Sadly, your position around de-criminalization raises more questions than answers.

Based on what we see here in BC, you are advocating anarchy, but I am certain that that reality totally escapes you. But I digress. Ignorance is bliss.......
Assuming his statistics are correct, what would you tell this fellow?


  1. Tell him that in the US we're so tough on crime that we put seed sellers on our most wanted lists and extradite them from neighboring countries. We're so tough that we have mandatory minimums for over 99 plants. We're so tough that you have to take pee tests to get a job.

    Are our use rates any lower than in Canada / BC?

  2. Tell him he isn't seeing the big picture. He's been so stuck in BC his whole life that he can't see the forest for the trees. Even if there were "de facto" decriminalization in BC, a point which I find contentious, prohibition is alive and well south of the border. And as long as there is prohibition in the US, there will be gangs in BC.

    Tell him to think about the Canadian rum runners and whisky smugglers during alcohol prohibition. The situation was quite similar: the violence was fueled by what was going on in the US, not in Canada, even though the whisky and rum was coming from Canada.

  3. > What will all those streets gangs do
    > and all those Angels do when the
    > govt. gets in the business?

    Ask him if is is really in favor of a policy to cede the unregulated drug market to criminal enterprises out of fear that they might become criminal enterprises. Ask him if he recognizes himself being cowed.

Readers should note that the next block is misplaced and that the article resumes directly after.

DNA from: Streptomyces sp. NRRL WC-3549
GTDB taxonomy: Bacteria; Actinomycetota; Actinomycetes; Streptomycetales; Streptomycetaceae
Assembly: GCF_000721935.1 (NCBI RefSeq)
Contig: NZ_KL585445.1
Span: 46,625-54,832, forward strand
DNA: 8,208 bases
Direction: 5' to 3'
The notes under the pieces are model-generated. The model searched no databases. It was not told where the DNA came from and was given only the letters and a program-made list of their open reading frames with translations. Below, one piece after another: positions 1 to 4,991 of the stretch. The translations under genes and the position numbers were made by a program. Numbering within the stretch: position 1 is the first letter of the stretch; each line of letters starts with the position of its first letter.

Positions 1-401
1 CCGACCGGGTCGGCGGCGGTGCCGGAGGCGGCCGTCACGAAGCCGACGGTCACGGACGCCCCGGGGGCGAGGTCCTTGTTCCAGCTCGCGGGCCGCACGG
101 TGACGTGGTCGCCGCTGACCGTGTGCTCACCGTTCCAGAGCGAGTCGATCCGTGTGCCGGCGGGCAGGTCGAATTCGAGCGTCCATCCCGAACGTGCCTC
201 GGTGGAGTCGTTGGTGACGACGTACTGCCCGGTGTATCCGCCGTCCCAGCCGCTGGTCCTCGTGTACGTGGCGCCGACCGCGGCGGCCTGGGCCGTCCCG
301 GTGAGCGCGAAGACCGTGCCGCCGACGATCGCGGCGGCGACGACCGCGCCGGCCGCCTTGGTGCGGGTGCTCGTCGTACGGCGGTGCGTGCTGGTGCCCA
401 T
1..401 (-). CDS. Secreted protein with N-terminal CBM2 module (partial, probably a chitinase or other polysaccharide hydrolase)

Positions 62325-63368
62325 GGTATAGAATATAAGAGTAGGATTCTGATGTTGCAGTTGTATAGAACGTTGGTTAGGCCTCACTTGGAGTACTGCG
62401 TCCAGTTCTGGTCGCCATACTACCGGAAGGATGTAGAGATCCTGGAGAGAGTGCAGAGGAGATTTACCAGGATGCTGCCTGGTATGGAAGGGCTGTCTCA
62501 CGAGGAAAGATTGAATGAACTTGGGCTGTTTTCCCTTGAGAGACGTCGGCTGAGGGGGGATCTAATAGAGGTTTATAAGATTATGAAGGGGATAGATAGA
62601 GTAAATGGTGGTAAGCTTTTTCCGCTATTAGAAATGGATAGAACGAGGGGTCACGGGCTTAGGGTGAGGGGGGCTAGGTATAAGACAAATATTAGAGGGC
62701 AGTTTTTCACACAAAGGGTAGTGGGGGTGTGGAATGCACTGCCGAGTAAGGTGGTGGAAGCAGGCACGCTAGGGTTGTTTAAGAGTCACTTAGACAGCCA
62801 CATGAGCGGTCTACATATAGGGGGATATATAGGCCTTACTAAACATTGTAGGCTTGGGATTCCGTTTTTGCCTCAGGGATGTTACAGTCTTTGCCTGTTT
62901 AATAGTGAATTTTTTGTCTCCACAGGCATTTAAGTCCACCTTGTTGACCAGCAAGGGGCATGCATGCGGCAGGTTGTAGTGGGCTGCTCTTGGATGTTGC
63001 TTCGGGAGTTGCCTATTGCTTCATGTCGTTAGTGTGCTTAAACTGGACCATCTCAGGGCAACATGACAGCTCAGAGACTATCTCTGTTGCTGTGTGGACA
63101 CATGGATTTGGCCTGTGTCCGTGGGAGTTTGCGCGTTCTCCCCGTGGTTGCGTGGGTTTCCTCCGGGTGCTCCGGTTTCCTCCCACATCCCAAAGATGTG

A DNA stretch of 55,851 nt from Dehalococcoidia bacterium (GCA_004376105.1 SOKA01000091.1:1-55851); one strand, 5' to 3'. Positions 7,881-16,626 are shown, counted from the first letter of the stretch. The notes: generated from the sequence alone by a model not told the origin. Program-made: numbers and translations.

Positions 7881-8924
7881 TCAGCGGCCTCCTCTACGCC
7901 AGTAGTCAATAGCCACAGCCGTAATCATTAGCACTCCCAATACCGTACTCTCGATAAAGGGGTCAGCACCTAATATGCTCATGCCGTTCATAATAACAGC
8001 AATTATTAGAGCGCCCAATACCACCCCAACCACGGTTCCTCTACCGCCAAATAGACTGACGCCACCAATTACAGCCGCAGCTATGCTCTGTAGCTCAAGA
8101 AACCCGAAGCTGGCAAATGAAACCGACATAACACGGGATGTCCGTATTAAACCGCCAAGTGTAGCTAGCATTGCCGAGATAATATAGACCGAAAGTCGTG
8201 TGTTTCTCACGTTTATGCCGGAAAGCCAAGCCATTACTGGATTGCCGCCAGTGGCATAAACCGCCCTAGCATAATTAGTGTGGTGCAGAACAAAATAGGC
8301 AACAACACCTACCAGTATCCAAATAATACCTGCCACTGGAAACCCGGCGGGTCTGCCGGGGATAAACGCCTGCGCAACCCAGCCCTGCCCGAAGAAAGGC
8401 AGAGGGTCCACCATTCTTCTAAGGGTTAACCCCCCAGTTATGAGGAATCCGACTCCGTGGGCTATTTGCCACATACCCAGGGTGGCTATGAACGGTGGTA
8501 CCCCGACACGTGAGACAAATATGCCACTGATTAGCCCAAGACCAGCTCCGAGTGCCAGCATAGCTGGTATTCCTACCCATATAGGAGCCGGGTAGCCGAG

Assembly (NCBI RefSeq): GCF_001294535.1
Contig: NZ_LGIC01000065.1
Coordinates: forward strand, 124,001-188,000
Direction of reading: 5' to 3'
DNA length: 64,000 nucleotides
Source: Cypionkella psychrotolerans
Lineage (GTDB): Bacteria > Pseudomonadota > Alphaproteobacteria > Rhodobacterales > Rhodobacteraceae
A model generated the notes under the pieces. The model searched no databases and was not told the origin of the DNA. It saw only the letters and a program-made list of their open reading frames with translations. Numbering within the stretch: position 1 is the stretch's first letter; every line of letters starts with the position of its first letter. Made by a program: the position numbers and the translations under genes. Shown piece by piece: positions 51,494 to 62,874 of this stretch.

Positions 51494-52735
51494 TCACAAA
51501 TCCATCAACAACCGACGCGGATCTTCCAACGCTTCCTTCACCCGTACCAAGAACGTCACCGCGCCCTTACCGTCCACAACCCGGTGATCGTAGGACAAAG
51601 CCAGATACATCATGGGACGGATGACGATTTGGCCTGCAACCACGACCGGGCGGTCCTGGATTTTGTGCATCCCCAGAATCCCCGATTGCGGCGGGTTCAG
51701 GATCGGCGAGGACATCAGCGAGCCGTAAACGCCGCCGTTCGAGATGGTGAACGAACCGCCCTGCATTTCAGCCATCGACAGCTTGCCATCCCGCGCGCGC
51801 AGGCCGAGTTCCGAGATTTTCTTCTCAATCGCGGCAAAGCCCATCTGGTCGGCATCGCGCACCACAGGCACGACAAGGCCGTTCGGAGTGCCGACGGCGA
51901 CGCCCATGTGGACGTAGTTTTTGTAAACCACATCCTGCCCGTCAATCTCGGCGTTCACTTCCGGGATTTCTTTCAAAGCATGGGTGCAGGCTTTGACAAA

4. For him to say that marijuana is a gateway to anything makes the rest of his rant useless.
    You can't reason with these types.

  5. This comment has been removed by the author.

  6. Great comments everyone. I'm always torn between engaging with critics of the drug policy reform movement, and moving past them and spending my time and resources on folks who are undecided and therefore open to the evidence.

    One thing is for sure - we certainly do not have de-facto decriminalization of cannabis here in BC.

  7. That guy sounds a bit like he is coming from the "If we only would ratchet the War on Drugs up a bit, we would be able to see results"-side of the prohibitionist argument sphere. Maybe point out to him that going medieval on those BC gangs will probably do as much good as it has done in Mexico. Zilch.